Intel Views Effective Water and Wastewater Management as Key
By Tom Cooper 18 October, 2010
Intel operates one of the more progressive water and wastewater management systems in China. Tom Cooper from Intel talks to China Water Risks about this.
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In April this year, the global electronics industry’s China operations came under scrutiny from local environmental groups. A coalition of 35 Chinese NGOs initiated a dialogue with 27 of the world’s leading electronics companies concerning the contribution of the companies’ supply chains to contaminating local water bodies with heavy metals. Companies approached included household names such as Apple, Sony, Nokia and Ericsson among others. In August, the Institute of Public and Environmental Affairs (IPE), Friends of nature and Green Beagle,three of the core organizations leading this initiative, released their latest report evaluating the brands’ responses to date.
Intel, one of the companies identified by the coalition with supply chain issues, has since April been in dialogue with the NGOs. Intel is the world’s largest semiconductor chip maker, based on revenue of US$35.1billion in 2009. To Intel’s credit, the company operates one of the more progressive water and waste management systems in the industry. In 2006, Intel’s assembly and testing facility in Pudong, Shanghai recovered more than 66.5% of its solid waste and enhanced the industrial water recycling rate by 15% per year over year. Intel’s assembly and testing facility in Chengdu recovered 46% of its solid waste.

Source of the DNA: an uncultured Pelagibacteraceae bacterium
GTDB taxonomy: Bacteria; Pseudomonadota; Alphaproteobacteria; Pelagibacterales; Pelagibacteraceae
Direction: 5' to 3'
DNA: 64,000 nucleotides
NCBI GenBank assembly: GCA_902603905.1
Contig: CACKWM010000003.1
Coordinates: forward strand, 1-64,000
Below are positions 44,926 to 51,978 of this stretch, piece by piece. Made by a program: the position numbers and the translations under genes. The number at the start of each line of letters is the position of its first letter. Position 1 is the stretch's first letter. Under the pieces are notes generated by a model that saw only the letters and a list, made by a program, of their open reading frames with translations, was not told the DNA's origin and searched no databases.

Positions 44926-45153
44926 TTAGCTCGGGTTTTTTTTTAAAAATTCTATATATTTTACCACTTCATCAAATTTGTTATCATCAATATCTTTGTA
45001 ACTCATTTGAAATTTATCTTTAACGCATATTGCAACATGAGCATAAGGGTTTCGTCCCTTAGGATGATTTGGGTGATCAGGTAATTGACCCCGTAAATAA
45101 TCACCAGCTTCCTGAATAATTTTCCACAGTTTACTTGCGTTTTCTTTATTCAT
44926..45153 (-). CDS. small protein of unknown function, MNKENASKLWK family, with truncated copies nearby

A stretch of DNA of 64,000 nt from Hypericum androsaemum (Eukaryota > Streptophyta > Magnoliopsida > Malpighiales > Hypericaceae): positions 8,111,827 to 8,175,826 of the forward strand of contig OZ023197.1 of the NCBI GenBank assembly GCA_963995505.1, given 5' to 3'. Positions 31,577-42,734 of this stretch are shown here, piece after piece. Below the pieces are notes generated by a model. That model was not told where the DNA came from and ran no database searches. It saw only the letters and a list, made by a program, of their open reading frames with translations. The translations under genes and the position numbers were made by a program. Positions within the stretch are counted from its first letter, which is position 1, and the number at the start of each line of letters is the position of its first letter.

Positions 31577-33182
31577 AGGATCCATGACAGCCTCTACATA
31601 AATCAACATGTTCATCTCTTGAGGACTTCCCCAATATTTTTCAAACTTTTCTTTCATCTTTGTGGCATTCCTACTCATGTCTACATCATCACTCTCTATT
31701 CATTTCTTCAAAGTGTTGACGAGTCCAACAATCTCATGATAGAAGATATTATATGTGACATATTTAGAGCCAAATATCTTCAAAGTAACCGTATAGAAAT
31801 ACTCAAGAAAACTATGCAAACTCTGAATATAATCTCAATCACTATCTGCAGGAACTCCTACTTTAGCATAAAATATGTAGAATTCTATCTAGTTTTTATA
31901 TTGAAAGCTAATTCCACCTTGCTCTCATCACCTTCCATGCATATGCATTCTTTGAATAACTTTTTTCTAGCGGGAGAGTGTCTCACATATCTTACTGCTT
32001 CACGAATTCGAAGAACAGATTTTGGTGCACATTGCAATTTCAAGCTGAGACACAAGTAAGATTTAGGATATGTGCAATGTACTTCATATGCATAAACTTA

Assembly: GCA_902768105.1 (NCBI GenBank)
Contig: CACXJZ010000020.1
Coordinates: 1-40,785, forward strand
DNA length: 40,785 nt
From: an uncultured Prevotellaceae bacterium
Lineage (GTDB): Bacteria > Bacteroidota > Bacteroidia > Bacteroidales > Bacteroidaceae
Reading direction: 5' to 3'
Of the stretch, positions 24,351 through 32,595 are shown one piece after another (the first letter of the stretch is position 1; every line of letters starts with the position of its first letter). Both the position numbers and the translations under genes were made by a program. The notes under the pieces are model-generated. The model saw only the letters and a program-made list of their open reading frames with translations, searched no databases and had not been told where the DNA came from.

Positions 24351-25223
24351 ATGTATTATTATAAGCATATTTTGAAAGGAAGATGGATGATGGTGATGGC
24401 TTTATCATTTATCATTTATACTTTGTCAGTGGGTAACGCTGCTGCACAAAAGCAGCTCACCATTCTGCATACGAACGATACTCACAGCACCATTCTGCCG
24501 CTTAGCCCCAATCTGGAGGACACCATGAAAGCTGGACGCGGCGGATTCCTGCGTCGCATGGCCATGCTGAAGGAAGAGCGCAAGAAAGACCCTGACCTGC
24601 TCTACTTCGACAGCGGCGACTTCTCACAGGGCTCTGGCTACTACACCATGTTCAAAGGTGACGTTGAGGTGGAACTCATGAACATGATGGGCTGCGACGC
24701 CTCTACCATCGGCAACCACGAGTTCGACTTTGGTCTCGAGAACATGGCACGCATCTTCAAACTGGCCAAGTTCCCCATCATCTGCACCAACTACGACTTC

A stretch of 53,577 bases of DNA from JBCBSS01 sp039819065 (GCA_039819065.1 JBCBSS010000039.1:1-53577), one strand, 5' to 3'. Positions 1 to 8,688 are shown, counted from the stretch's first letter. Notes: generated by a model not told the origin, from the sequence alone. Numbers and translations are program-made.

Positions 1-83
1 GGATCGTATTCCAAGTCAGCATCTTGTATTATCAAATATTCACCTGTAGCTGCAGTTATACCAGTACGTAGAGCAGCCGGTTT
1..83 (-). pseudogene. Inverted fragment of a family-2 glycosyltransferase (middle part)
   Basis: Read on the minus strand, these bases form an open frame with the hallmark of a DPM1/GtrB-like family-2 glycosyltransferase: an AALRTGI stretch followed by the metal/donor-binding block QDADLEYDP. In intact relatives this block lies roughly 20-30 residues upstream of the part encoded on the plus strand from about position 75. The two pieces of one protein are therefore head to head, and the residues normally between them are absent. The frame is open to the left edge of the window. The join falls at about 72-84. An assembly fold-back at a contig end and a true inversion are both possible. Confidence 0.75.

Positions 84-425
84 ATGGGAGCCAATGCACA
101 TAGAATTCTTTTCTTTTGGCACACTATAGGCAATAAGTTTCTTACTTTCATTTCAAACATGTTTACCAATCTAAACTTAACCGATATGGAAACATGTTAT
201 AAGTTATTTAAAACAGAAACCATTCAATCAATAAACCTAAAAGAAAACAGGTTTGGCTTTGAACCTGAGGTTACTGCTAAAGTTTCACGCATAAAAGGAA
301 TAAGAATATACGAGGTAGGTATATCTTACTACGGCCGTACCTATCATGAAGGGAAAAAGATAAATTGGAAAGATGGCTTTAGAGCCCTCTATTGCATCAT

The company is in the final stages of constructing a wafer fabrication facility in Dalian, scheduled to open in late 2010, which will save approximately 68 million gallons of city water per year. Cleaning silicon wafers during fabrication requires the use of ultra-pure water (UPW). Over time, Intel has improved the efficiency of the process to create UPW. Where Intel used to consume almost 2 gallons of water to make 1 gallon of UPW, this has been reduced by 38%.
Intel’s water programme manager, Tom Cooper, speaks to China Water Risk about the company’s water philosophy.
CWR: Site selection is key to managing water risks and Intel runs a comprehensive process that includes assessment of water availability and wastewater infrastructure. When did Intel first begin this practice?
Tom: Intel has been performing water and wastewater infrastructure assessments from the very beginning. It would be otherwise foolish to construct and operate a multi-million or even several billion-dollar factory in a location where we’d either run out of water or cause negative impact to the community and negatively impact our brand.
Our site selection process has been in place for decades and we continue to update and improve it. We evaluate the criteria on a regular basis and add additional review items necessary to reflect the times and frankly “future” times, something I like to call “proactive transparency”. We do our best to anticipate what the next big issue will be related to water and wastewater management and then manage these programs accordingly. It gives us a jump on things.